BDD-Based Combinatorial Keyword Query Processing under a Taxonomy Model

BDD-Based Combinatorial Keyword Query Processing under a Taxonomy Model

Shin-ichi Minato (Hokkaido University, Japan) and Nicolas Spyratos (Université de Paris-Sud, France)
DOI: 10.4018/978-1-61520-851-7.ch002
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Digital libraries are one of the key systems for an IT society, and supporting easy access to them is an important technical issue between a human and an intelligent system. Here we consider a publish/subscribe system for digital libraries which continuously evaluates queries over a large repository containing document descriptions. The subscriptions, the query expressions and the document descriptions, all rely on a taxonomy that is a hierarchically organized set of keywords, or terms. The digital library supports insertion, update and removal of a document. Each of these operations is seen as an event that must be notified only to those users whose subscriptions match the document‘s description. In this chapter, the authors present a novel method of processing such keyword queries. Our method is based on Binary Decision Diagram (BDD), an efficient data structure for manipulating large-scale Boolean functions. The authors compile the given keyword queries into a BDD under a taxonomy model. The number of possible keyword sets can be exponentially large, but the compiled BDD gives a compact representation, and enabling a highly efficient matching process. In addition, our method can deal with any Boolean combination of keywords from the taxonomy, while the previous result considered only a conjunctive keyword set. In this chapter, they describe the basic idea of their new method, and then the authors show their preliminary experimental result applying to a document set with large-scale keyword domain under a real-life taxonomy structure.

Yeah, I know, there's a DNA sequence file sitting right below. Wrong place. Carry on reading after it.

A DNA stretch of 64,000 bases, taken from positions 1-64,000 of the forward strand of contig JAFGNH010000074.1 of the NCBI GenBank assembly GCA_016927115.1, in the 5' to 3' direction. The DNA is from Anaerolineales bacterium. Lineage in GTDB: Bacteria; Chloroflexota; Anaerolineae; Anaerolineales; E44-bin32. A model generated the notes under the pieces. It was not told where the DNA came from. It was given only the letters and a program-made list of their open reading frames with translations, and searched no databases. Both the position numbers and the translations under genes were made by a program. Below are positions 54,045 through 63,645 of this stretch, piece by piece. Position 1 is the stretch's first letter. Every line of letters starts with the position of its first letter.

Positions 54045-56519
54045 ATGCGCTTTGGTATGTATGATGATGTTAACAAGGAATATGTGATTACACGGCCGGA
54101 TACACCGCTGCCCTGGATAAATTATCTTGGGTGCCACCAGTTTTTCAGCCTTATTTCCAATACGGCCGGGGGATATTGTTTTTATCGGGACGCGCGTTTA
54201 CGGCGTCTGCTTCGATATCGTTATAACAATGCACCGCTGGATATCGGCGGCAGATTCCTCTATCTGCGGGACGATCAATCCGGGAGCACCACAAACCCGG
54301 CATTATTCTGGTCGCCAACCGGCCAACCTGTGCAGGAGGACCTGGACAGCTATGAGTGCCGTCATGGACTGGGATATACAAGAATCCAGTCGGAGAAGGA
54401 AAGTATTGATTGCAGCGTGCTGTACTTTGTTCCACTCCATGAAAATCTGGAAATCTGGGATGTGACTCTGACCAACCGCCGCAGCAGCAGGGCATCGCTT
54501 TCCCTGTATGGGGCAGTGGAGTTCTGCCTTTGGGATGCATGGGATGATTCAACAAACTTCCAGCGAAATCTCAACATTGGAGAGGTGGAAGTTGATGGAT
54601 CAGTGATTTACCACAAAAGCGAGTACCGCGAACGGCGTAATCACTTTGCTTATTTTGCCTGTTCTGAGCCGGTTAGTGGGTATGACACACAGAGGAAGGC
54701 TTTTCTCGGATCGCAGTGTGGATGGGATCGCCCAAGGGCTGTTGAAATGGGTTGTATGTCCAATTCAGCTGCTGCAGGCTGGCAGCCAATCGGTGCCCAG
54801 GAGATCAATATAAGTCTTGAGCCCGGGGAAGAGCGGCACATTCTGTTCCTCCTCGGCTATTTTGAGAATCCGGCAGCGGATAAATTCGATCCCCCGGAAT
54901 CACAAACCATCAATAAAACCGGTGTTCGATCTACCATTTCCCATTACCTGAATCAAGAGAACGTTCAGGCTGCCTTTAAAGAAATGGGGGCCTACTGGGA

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Here we describe the basic framework of subscription-notification service which we consider in this paper.

Subscription-Notification Service in Digital Library

Figure 1 shows the basic processing flow of our system. A document is represented in the digital library repository by a description of its content together with an identifier (say, the document's URI) allowing to access the document's content. A number of documents are incoming to the digital library every day, and the identifier list of recent new documents is notified to each user periodically (daily, weekly, or monthly). Each user can specify a subscription to show the composed keywords that are of interest to that user. Every document has a description with a set of keywords, and if one of the keywords matches to some users' subscriptions, the identifier of the document is added to the notification list. Here, we assume that a user's subscription is not so frequently updated as the notification periods.

Figure 1.

Basic processing flow of subscription-notification service

If we consider a nation-wide digital library system, the number of documents and the number of users become quite huge, and it is an important problem to reduce the computation cost for matching (or filtering) of the documents to each user.

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